“I don’t think we appreciate how difficult it is to impose democracy out of a barrel of a U.S. gun,” said Fawaz Gerges, a professor of international affairs and Middle Eastern studies at Sarah Lawrence College.

Gerges said Iraq’s blood-soaked political history since 1938 should make U.S. policymakers wary of the prospects of swiftly or easily establishing a political order there. “How do you democraticize a fractious state that has been involved in a prolonged ethnic, tribal and political conflict? Iraqi society is deeply scarred, and the foundations of trust that are needed to solidify democracy are frayed to the breaking point,” Gerges said.

While sympathetic with the theoretical goal of bringing democracy to Iraq, Gerges said he fears a U.S. move to topple the existing government could trigger Iraq’s descent into chaos, subverting its Gulf neighbors in the process, particularly Kuwait, Jordan and Saudia Arabia. U.S. action could extend the pool of recruits for violent jihad elements throughout the Middle East. “I would like to argue that our approach toward Iraq is unwittingly playing into the hands of al Qaeda and other fringe movements in the region,” said Gerges.

Already, many in the Middle East and Europe are cynical about U.S. motives in attacking Iraq. The dominant perspective in the Arab world today is that the war on Iraq is an effort by U.S. policymakers to subjugate Arabs and Muslims and become the arbiters of their destiny and resources, particularly oil, Gerges said.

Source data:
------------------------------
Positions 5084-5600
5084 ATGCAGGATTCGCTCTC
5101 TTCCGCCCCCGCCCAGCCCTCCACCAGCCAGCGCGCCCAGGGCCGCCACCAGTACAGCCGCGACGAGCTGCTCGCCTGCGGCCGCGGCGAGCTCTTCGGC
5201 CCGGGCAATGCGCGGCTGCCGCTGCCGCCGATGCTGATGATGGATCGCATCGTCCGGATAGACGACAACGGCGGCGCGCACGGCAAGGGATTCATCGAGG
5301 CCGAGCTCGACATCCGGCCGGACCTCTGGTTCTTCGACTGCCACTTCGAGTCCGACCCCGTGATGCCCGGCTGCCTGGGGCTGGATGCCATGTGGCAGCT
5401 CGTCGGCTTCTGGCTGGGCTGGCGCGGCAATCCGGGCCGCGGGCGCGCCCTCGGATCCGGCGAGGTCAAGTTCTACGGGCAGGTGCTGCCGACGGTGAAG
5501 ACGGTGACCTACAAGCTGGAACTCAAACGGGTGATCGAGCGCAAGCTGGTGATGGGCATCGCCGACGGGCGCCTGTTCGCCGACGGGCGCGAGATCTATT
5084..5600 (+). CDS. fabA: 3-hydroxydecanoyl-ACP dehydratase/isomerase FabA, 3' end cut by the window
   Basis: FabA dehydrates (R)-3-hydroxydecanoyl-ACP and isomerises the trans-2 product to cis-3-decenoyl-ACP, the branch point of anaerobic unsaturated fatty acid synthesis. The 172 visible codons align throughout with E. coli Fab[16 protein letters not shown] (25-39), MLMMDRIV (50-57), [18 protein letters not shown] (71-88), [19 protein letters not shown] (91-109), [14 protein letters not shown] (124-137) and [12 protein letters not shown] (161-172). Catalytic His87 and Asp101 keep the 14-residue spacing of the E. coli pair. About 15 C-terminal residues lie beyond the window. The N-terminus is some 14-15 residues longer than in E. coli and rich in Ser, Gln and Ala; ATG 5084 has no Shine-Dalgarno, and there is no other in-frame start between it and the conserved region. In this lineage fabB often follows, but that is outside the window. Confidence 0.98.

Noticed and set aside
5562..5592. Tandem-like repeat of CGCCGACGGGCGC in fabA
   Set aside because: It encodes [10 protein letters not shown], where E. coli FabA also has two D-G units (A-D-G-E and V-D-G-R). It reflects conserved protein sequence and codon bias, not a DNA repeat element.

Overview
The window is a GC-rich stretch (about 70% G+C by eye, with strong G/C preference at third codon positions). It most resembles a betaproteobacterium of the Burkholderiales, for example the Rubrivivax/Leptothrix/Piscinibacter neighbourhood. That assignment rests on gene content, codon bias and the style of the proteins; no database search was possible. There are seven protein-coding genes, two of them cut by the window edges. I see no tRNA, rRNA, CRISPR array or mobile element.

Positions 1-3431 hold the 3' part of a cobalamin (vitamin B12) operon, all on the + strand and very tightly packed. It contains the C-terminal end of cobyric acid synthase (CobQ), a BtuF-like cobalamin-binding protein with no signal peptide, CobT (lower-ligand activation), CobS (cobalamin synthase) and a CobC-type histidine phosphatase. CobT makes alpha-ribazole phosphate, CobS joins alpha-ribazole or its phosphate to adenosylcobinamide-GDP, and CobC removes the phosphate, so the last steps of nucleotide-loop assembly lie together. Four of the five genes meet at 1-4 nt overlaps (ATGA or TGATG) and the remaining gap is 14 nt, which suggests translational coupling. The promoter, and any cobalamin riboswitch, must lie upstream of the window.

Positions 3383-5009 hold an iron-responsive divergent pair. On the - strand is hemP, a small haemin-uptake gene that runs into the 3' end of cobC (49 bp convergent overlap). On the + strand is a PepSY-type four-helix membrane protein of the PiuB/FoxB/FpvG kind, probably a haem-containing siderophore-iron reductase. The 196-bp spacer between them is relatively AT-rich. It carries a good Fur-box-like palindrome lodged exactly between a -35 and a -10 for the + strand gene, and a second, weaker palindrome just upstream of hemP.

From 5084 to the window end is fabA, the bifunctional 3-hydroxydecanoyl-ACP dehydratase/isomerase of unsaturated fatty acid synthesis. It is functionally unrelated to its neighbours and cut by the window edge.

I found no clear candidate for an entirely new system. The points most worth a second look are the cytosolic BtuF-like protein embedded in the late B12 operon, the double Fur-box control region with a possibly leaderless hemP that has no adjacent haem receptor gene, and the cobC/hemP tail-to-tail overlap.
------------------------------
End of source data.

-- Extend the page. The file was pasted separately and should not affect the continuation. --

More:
Even among advocates of U.S.-initiated regime change, there is skepticism about whether the administration’s rhetoric about democratizing the region is anything more. In a Nov. 26 opinion piece in The New York Times, Reuel Marc Gerecht, a resident fellow at the conservative think tank The American Enterprise Institute, challenged arguments that an invasion of Iraq could increase instability across the region. “Most regimes are too stable, strong and clever,” Gerecht wrote. But Gerecht, mentioned this year in a New Yorker article as a promoter of regime change in Iran and Syria as well as Iraq, also questions the strength of American commitment to democracy in the region. He notes that the administration has been vague about its aspirations for Iraq after Saddam Hussein, which he said may indicate “that while promotion of democracy is high on the administration’s list of ideals, it is low on the list of priorities.”